ANN ARBOR, Mich. – The race to Rio is playing out all over the globe with athletes competing for coveted spots. On the LPGA, the competition among a slew of talented South Korean players to compete in Olympic golf this summer is particularly intense. ”To think someone could be the ninth best player in the world, but might not be able to make the Olympic team from Korea, that’s pretty amazing,” LPGA commissioner Mike Whan said Wednesday. If the team was set now, that would happen because no more than four players from a country can play. Ha Na Jang is No. 9 in the world ranking, but trails four fellow South Koreans: No. 2 Inbee Park, No. 4 Sei Young Kim, No. 7 In Gee Chun and No. 8 Amy Yang. Jang, who hasn’t played in an LPGA event in a month, is not in the field this week in the inaugural Volvik Championship at Travis Pointe Country Club. And, she isn’t expected to return until the KPMG Women’s PGA in two weeks. Jang’s break might be tied to an attention-grabbing situation in Singapore on the way to the HSBC Champions. Her father lost control of a traveling bag that tumbled down an escalator and hit Chun in the lower back, forcing her to withdraw from some events. Jang then won the tournament and moved ahead of Chun in the ranking, bumping Chun to fifth among South Koreans. Chun has forgiven Jang’s father, saying it was simply an accident, but her parents didn’t seem to be happy with Jang’s apology. On the course, the competition creates another source of drama. So Yeon Ryu is among five more South Koreans ranked between Nos. 11 and 21. ”It’s hard to get into the Olympics for Koreans because so many great players within the top 15,” said Ryu, who is ranked No. 11. ”It is better than to think about my golf rather than to keep an eye on each other.” That’s probably wise. It also might be the right thing to say, allowing veterans such as Se Ri Pak, who plans to retire after this year, to be more forthcoming about the first chance a golfer has had to be an Olympian since 1904. ”Our country is so focused on Olympic competition,” Pak said, taking a break from hitting balls on the range. ”It doesn’t get any bigger for a Korean athlete than to compete for our country in the Olympics. There’s a lot of pressure on our young Koreans to make the team because we have so many great players over here.” Whan travels all over the world to promote a tour that is televised in more than 170 countries and territories, giving him a unique perspective for an U.S.-based sports executive. ”A lot of folks in America maybe take for granted the importance of the Olympics,” he said. ”You hear the term ‘podium sports’ a lot when you’re traveling around Asia. The government views sports where you might stand on a podium and your flag gets raised as big events. … In my seven years, I’ve never seen players so aware of where they stand in the Rolex World Rankings. It’s been fun to see how much they care about representing their country.” After Ryu at No. 11, then Hyo Joo Kim (No. 14), Bo Mee Lee (No. 16), Sung Hyun Park (No. 18) andNa Yeon Choi (No. 21) and all have a chance to compete for their country in Rio. ”I feel bad for the Koreans,” Hall of Famer Beth Daniel said. ”Some of them could be among the top 15 in the world, and that might not be good enough for them to make the Olympics.”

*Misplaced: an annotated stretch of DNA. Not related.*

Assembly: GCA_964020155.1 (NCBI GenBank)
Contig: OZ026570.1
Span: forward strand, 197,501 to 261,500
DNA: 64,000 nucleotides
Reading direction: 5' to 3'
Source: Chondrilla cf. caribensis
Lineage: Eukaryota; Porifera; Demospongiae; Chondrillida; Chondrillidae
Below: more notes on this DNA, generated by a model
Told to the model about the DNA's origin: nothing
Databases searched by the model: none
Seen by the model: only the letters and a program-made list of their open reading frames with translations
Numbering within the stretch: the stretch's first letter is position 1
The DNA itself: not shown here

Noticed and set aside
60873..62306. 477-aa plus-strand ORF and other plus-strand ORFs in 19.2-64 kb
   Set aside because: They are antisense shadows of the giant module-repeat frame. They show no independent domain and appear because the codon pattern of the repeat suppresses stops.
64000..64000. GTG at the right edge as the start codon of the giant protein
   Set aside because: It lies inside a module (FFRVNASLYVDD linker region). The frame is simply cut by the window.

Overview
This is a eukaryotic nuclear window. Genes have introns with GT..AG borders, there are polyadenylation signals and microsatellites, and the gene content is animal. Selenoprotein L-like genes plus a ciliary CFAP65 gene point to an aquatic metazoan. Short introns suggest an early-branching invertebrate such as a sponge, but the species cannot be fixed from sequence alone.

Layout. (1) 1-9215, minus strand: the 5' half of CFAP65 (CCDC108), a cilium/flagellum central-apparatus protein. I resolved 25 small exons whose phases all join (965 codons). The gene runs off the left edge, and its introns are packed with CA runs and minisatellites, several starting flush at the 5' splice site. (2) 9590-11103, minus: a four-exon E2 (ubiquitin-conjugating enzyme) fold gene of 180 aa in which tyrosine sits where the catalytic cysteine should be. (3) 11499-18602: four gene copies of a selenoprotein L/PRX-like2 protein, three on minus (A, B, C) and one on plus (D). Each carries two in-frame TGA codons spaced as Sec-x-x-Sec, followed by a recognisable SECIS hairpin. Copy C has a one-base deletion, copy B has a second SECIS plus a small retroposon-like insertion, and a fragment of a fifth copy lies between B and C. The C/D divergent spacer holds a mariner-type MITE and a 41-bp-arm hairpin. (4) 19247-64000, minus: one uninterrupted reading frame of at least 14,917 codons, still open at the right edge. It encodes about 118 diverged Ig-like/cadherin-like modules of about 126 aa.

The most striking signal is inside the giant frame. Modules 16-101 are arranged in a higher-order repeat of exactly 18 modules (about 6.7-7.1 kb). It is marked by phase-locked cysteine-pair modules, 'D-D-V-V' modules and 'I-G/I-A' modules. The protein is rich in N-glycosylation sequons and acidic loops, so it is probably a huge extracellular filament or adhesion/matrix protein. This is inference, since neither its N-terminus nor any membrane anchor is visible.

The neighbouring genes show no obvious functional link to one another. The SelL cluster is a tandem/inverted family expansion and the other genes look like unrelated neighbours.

OLYMPIA FIELDS, Ill. – Michelle Wie still loves the game. She may be one of golf’s great mysteries, but that’s what cuts through the fog when you sort through all the riddles in all the twists and turns in a career that makes the 27-year-old seem like she has been around forever. Wie is the broken player who is putting herself back together yet again. How is she managing to do it once more? She loves the game. It’s the only explanation. “You have to hand it to her,” said David Leadbetter, her long-time swing coach. “She’s gutted it out through all the difficult times. She’s hung in there through all the injuries, through all the criticism that so many nasty people have thrown at her, when she could very easily have just chucked in the towel and said ‘This isn’t fun anymore. This isn’t worth it anymore. I’ve got enough money, what the hell am I doing?’ She’s a fighter, she really is.” Wie arrives for the KPMG Women’s PGA Championship at Olympia Fields Country Club this week as a threat to win. That’s a head scratcher when you think back to a year ago and the awful slump she was mired in when she arrived at this championship. She shot 78 and 80 to miss the cut at Sahalee and left the Great Northwest looking totally lost. She left looking as if she might finally be broken for good. KPMG Women’s PGA Championship: Articles, photos and videos Wie missed the cut or withdrew in 10 of 12 events last summer. Just look at her now. You can’t knock this woman out. Up off the mat, Wie’s radiating with renewed confidence. With her final-round 64 Sunday at the Walmart NW Arkansas championship, Wie tied for fourth. The week before that, she tied for second at the Meijer Classic. The week before that, she tied for third at the ShopRite Classic. That’s four finishes of T-4 or better now in her last five starts. “I came into this year really motivated, but feeling like I had nothing to lose,” Wie told GolfChannel.com after hitting balls on the range Tuesday at Olympia Fields. This is starting to feel like that roll Wie got on before she won twice in 2014, before she won the U.S. Women’s Open at Pinehurst. “She’s seeing results, and she’s really getting some confidence,” Leadbetter said. “I don’t think she’s far away from winning. I really don’t. She’s got her game to where she could really do some damage the second half of this season.” Wie’s heating up at the right time with three majors over the next six weeks and with the Solheim Cup just eight weeks away. “This year just felt like a fresh start,” Wie said. What has fueled this latest resurgence? Three things stand out. *Wie is healthy. *She has found and grooved a dependable stock fade. *She has completely turned around her putting with an on-again, off-again claw grip. Wie used to like to hit her irons with a fairly straight ball flight, while hitting a draw with her driver. Now, she hits a fade nearly all the time, with her irons and woods. “I’ve been a streaky player in the past, so I was just trying to find more consistency, to be able to hit more fairways when I needed to,” Wie said. She actually found the fade last season. “I changed to it last year, which I think is a reason I struggled,” said Wie, a four-time LPGA winner. “Anytime you try to change your ball flight, it takes time.” Wie ditched her unorthodox table-top putting stance after missing the cut in the season opener in the Bahamas this year. She said she hit the ball great there but putted awfully. Frustrated, she sought out Leadbetter at the Honda Classic near her home in Jupiter, coaxing him away from the PGA Tour pros to go work with her at the Bear’s Club. “That was the turning point for me,” Wie said. That’s where Leadbetter made a radical suggestion. “He proposed I putt with the claw grip,” Wie said. “It’s funny how things work with David and I, how he will suggest something that I’ve been thinking about. “I tinkered around with it, and it felt good.” As is Wie’s way, she has tinkered with Leadbetter’s suggestion, putting her own distinctive signature on the claw. At first, she went all claw, with a Sergio-style claw grip. Then she modified it, going to a version of a claw setup. She would set up with the claw grip, then move her hand back to a conventional grip just before taking the putter back. The key to that move was keeping her elbow bent as if she was still in the claw grip. “With the conventional grip, she kept her elbow bent as if she was still in the claw grip, almost like a violinist, working back and forth on a constant plane and arc,” Leadbetter said. Today, Wie still has some weird science working for her, and she’s OK with that. Now, she’s setting up consistently in the claw grip, sometimes making the stroke with it, sometimes moving back into a conventional grip, just before taking the putter back. “There’s no rhyme or reason to it,” Leadbetter said. “She says her brain tells her what’s comfortable when she’s about to make the stroke, and she just goes with it.” Lydia Ko used to alternate her grips during a round, going from left-hand low to conventional. She would go left-hand low for shorter putts, conventional for longer putts. Wie confirms it doesn’t work like that for her. “I make my decision as I’m over the ball,” Wie said. “I call it the ‘Whatever System.’ But I feel great about it.” Leadbetter likes Wie’s consistent upright posture and stance, whether she goes claw or not. “Putting is such a catalyst to everything,” Leadbetter said. “Look, you can hit the ball great, but if you can’t capitalize on the shot you hit … She’s making putts, and she’s making lengthy putts.” Leadbetter knows he may never cure Wie of her love of tinkering, but he also knows that’s how her creative mind works. It keeps her loving the game.